Troop shifts, Iraqi defections are signs of weaker Saddam
HOPING to finish a geopolitical job begun by George Bush, the Clinton administration is redoubling a late-summer pressure campaign aimed at toppling America's dour Middle East nemesis, Saddam Hussein.
The effort combines subtle sword-rattling - a common occurrence in US-Iraqi relations - with blandishments to Jordan, Iraq's next-door neighbor and the closest thing to a friend Saddam has had in recent years.
Don't expect the post-Saddam era to begin tomorrow. But the recent defection of two top-level Iraqi officials shows there are serious fissures in Baghdad, many experts say. Next on the US diplomatic agenda: planning for what surely will be a confusing situation if the Iraqi regime finally falls.
''The worst thing would be to end up with Saddamism without Saddam. It's important that the US not focus exclusively on getting him out,'' says Richard Haas, director of national security programs at the Council on Foreign Relations.
The two prominent Iraqi defectors are unlikely to be acceptable replacements for Saddam in anyone's eyes but their own. Both Lt. Gen. Hussein Kamel and Col. Saddam Kamel are sons-in-law of Saddam and, in the Western view, tainted by association with the current regime's abuses.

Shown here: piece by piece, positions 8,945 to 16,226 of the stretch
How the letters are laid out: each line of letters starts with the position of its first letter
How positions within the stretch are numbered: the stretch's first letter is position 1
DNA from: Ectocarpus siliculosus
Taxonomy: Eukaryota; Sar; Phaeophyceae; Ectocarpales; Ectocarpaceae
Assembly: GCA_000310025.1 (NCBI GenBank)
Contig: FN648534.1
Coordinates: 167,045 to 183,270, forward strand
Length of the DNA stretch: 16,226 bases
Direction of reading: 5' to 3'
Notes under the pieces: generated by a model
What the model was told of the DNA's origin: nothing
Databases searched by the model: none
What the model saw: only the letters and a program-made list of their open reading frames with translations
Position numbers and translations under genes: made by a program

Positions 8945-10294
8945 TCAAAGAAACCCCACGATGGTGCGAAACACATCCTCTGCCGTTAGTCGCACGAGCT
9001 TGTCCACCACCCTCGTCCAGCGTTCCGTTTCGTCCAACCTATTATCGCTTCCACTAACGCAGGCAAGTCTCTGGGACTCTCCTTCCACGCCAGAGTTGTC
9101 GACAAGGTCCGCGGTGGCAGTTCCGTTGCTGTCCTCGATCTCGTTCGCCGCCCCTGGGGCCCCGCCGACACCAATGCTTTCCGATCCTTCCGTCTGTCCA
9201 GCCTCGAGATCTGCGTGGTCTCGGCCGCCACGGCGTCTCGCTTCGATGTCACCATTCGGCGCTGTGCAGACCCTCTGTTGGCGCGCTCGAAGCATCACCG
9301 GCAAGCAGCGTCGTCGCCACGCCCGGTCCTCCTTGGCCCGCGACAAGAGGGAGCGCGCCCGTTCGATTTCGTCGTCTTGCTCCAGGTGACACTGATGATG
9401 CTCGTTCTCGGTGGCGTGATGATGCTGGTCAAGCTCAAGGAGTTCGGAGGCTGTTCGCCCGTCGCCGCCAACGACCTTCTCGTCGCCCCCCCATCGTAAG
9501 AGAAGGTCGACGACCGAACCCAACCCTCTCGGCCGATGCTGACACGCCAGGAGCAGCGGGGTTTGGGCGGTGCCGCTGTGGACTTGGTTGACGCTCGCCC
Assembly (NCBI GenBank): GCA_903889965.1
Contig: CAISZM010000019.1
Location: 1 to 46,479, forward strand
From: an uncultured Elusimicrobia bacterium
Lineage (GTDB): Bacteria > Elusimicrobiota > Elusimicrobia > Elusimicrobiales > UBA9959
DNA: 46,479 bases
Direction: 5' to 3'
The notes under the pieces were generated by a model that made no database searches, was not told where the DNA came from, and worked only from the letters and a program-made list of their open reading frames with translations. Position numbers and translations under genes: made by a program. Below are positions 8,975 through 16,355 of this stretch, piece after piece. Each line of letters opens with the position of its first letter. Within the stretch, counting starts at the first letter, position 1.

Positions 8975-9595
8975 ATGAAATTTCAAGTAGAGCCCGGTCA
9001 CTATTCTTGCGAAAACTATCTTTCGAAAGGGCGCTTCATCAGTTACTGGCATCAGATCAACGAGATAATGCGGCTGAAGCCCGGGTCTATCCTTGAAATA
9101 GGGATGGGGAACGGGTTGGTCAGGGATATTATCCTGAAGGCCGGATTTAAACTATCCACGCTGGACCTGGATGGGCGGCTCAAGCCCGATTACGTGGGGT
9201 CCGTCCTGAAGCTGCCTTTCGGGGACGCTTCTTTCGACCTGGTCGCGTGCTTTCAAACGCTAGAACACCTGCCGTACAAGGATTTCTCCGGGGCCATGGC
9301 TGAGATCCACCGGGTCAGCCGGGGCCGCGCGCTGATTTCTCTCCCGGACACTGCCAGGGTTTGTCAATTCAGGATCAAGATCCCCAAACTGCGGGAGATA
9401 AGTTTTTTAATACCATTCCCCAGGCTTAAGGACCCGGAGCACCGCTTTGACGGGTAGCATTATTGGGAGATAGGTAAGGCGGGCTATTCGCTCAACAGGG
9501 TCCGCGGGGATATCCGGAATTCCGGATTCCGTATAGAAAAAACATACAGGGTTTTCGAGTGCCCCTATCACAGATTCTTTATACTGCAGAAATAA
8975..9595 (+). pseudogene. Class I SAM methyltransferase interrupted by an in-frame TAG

Both are wily survivors of treacherous politics, with their own agendas to promote, according to US experts. Some of the information they have imparted will be extremely valuable - Hussein Kamel, after all, oversaw Iraq's chemical, biological, and atomic weapons programs. But they are unlikely to tell everything, and US officials doubt some of their wilder claims.
Secretary of Defense William Perry, for instance, said Tuesday that he has seen no evidence in recent weeks indicating Iraq was about to invade Kuwait and Saudi Arabia, as Hussein Kamel has claimed.
Iraq is continuing its weeks-old pattern of unusual troop movements, which includes such things as leaving barracks in convoy, Mr. Perry said. But US intelligence has not detected the logistics buildup and other activities that would accompany invasion plans. That contrasts with last year, when the US did see such activity and quickly dispatched forces to the region to guard against any new offensive.
''In October 1994 we saw the evidence on the ground of the deployments. We do not see that evidence today,'' Perry said.